Prof. Andrew Scott is Director, Department of Molecular Imaging and Therapy, Austin Health; leads the Tumour Targeting Program at the Olivia Newton-John Cancer Research Institute; and Professor, University of Melbourne, La Trobe University, and Monash University. His clinical and research interests are focused on developing innovative strategies for targeted therapy of cancer with monoclonal antibodies, molecular imaging particularly oncology applications of PET in cancer, and as well as global advocacy of Nuclear Medicine. His laboratory has been involved in the preclinical development and first-in-man trials of numerous recombinant antibodies in cancer patients, and seven antibodies developed in his laboratory have been licenced to Biotech and Pharma companies. He has published 373 peer reviewed papers and 22 book chapters, and is an inventor on 21 patents.
Dmitriy Zamarin, MD PhD is a medical oncologist and Translational Research Director in the Gynecologic Medical Oncology Service at the Memorial Sloan Kettering Cancer Center. Dr. Zamarin obtained his MD and PhD degrees from the Mount Sinai School of Medicine in New York. He completed residency in Internal Medicine at the Mount Sinai Hospital in New York and fellowship in Hematology/Oncology at the Memorial Sloan Kettering Cancer Center, where he worked under the mentorship of Dr. James Allison and Dr. Jedd Wolchok, studying the mechanisms of response and resistance to immunomodulatory antibody therapy and oncolytic virus-based therapeutics.
Dr. Zamarin is a principal investigator and a translational chair on several institutional and cooperative group clinical trials exploring novel immunotherapy combinations in gynecologic cancers and other solid tumors. His clinical and laboratory research are focused on characterization of biomarkers in patients undergoing immunotherapy and on development of novel immunotherapeutic strategies using immunomodulatory antibodies and genetically-engineered oncolytic viruses. Specifically, by manipulating the oncolytic viruses and the immune system, Dr. Zamarin is exploring different ways to enhance the immune recognition of tumors and to develop novel treatment strategies that could overcome resistance to immune checkpoint blockade. For his work, Dr. Zamarin has received multiple awards, including Damon Runyon Foundation Fellowship Award, Ovarian Cancer Research Fund Liz Tilberis Early Career Award, and the Ovarian Cancer Academy Grant from the Department of Defense.
Dirk Jäger is Managing Director of the National Center for Tumor Diseases (NCT) Heidelberg, Medical Director of the Medical Oncology Department at the Heidelberg University Hospital (UKHD), and is Head of the Clinical Cooperation Unit Applied Tumor-Immunity at the German Cancer Research Center (DKFZ). Dr. Jäger studied medicine at the Universities of Lübeck and Freiburg and received his MD degree in Freiburg in 1991. He specialized in the field of internal medicine and received his venia legendi at the University of Mainz in 2003. Dr. Jäger started his scientific career at Cornell Medical Center in the tumor immunology group of Yao Chen and Lloyd Old (Ludwig Institute for Cancer Research). Before he was appointed to his current positions he was head of the Tumor Immunology Laboratory of the Oncology Department, University Hospital Zurich. At NCT, Dirk Jäger is responsible for all patient care programs and counseling services. His research focuses on unmasking the full potential of the immune system to eliminate tumor cells. As part of this he specializes in development of advanced methods and drugs to characterize and manipulate tumor-host interactions, especially via modulation of the tumor environment. Dr. Jäger has shown that combinatorial immunotherapies can lead to clinical responses in otherwise non-responsive tumors. Further, his team engages in projects developing and validating cellular therapies, bispecific antibodies, and computer-based algorithms in tumor immunology. He has set up strategic alliances with several public institutions as well as with pharmaceutical industry. He is involved in over 100 clinical trials and builds on this foundation to further contribute to personalized cancer immunotherapy.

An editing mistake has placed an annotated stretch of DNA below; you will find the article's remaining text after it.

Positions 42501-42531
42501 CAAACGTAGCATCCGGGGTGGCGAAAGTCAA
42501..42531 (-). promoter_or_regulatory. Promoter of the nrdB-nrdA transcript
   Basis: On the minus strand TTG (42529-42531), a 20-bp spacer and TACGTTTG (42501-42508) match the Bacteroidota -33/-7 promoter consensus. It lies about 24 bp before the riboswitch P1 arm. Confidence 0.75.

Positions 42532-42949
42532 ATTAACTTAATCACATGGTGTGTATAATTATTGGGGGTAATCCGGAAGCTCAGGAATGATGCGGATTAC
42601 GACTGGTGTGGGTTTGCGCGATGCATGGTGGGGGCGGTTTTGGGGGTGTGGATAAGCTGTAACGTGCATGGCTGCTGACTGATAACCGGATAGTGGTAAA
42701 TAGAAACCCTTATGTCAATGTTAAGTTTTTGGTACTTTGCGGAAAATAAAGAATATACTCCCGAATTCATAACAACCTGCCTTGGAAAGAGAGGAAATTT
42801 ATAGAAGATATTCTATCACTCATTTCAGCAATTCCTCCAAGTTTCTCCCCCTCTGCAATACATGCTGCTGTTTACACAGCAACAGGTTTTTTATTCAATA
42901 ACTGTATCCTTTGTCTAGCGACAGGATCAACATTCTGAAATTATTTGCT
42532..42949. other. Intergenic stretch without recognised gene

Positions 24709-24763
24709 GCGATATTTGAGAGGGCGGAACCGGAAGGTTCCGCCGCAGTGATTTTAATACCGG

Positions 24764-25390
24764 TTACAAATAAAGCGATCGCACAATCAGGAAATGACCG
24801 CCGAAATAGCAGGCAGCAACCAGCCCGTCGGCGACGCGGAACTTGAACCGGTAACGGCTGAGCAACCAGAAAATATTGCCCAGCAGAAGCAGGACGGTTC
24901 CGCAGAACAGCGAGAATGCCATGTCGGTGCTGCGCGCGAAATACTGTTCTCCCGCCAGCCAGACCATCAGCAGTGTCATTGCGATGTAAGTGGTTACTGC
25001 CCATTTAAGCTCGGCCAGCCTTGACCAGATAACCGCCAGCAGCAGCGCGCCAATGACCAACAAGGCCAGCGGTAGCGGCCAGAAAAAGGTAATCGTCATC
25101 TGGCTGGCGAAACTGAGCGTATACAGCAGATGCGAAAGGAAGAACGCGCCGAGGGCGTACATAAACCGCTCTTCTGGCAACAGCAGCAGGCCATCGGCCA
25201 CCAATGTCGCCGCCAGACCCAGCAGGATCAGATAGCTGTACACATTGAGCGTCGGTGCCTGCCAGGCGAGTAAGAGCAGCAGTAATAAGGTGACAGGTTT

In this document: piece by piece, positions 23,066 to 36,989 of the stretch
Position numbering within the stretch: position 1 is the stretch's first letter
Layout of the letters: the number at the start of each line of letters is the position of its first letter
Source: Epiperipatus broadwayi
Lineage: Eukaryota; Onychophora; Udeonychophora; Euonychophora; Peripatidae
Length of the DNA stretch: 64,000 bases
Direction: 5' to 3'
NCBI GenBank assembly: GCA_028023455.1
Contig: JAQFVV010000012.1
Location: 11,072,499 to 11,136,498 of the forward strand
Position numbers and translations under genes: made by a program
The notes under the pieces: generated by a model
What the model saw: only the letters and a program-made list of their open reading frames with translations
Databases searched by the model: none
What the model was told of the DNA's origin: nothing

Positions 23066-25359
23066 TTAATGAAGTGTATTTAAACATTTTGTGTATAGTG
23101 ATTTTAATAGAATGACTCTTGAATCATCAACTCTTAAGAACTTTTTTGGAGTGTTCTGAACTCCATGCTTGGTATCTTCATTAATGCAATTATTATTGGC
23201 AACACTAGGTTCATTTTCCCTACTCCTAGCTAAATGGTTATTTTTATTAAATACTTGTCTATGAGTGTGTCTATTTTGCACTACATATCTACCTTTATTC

Jeff leads the Oncology and Virology Practices at Cello Health BioConsulting, previously Defined Health. Jeff has extensive commercial and strategic perspective on the pharmaceutical and biotech industries. He often speaks at conferences on scientific and commercial issues in cancer, especially immuno-oncology.
Before joining Defined Health, Jeff was a Senior Research Scientist and Research Project Leader in the commercial development of oligonucleotide therapeutics for viral diseases and cancer at Innovir Laboratories; and an Assistant Research Professor at The George Washington University School of Medicine. He has worked closely with two Nobel Prize recipients: Dr. Sidney Altman on ribozymes, and Dr. Stanley Prusiner on prions, and holds four patents in the use of ribozymes.
He received a BA from University of California at San Diego, a PhD in Medical Microbiology from the University of California at Berkeley, and an MA in English/Creative Writing from New York University.
Jeff is a member of the Licensing Executives Society (LES), the American Association for Cancer Research (AACR), the American Society of Clinical Oncology (ASCO), the American Society of Hematology (ASH), the American Society of Gene and Cell Therapy (ASGCT), the Society for Immunotherapy of Cancer (SITC) and the New York Academy of Sciences (NYAS).
Jeff is a mentor for the annual NCI/NIH Innovation Conference (NIC), a judge for the annual Informa Citeline Awards, and an advisor to Demy-Colton’s annual Biotech Showcase during JPMorgan.